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Tortoise Esophagostomy Procedure

Veterinary write-up by: Dr. Marc Kramer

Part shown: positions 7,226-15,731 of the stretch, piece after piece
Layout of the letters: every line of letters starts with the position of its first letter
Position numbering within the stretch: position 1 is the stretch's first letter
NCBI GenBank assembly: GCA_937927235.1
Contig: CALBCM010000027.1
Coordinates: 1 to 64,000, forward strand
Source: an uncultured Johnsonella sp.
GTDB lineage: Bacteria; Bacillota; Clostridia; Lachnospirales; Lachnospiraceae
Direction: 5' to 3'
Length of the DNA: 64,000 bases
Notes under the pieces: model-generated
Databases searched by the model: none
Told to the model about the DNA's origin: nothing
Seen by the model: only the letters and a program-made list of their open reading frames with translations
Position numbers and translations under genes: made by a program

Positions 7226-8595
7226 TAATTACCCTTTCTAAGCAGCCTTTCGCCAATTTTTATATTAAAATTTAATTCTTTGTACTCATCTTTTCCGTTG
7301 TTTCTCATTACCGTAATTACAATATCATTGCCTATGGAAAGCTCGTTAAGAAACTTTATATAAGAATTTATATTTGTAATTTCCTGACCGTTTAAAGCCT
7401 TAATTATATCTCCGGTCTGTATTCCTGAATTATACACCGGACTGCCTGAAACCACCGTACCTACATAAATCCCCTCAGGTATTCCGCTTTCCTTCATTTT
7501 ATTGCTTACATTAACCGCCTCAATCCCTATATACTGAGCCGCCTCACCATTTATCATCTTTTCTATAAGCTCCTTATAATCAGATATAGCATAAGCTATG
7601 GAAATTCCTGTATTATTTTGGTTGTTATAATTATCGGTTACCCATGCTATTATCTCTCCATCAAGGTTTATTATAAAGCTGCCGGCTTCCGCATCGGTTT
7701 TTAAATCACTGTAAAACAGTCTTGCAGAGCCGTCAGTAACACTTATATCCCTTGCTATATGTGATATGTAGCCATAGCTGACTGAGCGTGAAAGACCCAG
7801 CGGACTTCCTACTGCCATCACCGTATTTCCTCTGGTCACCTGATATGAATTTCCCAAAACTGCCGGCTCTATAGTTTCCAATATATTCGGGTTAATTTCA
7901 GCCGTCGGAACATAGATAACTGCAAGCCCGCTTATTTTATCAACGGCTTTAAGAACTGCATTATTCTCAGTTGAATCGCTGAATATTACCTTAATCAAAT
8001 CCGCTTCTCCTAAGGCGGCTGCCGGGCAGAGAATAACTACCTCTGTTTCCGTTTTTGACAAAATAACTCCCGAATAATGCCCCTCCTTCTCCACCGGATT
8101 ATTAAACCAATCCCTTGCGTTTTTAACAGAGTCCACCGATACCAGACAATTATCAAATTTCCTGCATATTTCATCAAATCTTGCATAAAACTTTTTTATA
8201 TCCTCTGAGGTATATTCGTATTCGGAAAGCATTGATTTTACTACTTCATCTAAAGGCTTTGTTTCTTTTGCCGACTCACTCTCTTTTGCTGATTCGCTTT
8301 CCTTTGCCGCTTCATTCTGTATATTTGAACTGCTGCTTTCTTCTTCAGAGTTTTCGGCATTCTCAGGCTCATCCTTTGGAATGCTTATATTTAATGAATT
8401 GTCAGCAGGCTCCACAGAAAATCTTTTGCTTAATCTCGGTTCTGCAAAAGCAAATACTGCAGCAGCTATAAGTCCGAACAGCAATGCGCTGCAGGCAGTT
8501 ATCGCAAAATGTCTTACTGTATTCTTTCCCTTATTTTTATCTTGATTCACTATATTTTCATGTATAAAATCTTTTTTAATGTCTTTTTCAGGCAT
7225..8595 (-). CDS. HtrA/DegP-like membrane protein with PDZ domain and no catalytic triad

Anorexia, or failure to eat, is one of the most common ailments in sick turtles and tortoises. Many sick chelonians stop eating for days, or even weeks, and there comes a point where nutritional support is paramount to making a recovery. Turtles can be very difficult to force-feed, or give oral medications to, because of their ability to pull their head into the shell and go into "lock- down" mode. There is however a way to get around this problem in some cases -- the use of an esophagostomy feeding tube. This is a procedure that can be performed by a veterinarian, while the turtle is under sedation or anesthesia. The placement of a feeding tube such as this enables the caretaker to provide food, fluids, and oral medications through a simple tube, without the stress of pulling out the turtle's head and forcing material into its mouth every day. The esophagostomy feeding tube ends in the turtle's stomach (as can be seen in the tortoise's x-ray), and food and medication can be easily delivered on a daily basis, without any stress. Fresh foods can still be offered, because the esophagostomy tube will not hinder normal feeding. As the turtle recovers, the number of tube feedings should be reduced to encourage the appetite. When the tortoise is finally eating regularly, the tube is removed by the veterinarian. The hole is not sutured once the tube is pulled; it heals fine on its own. Consult with your reptile veterinarian if an esophagostomy feeding tube is right for your sick turtle. There is an article in Exotic DVM magazine, Volume 2.6, on esophagostomy tube placement in chelonians. Your veterinarian should consult this article if necessary. CLICK HERE TO SEE ANIMAL WEBCAMS

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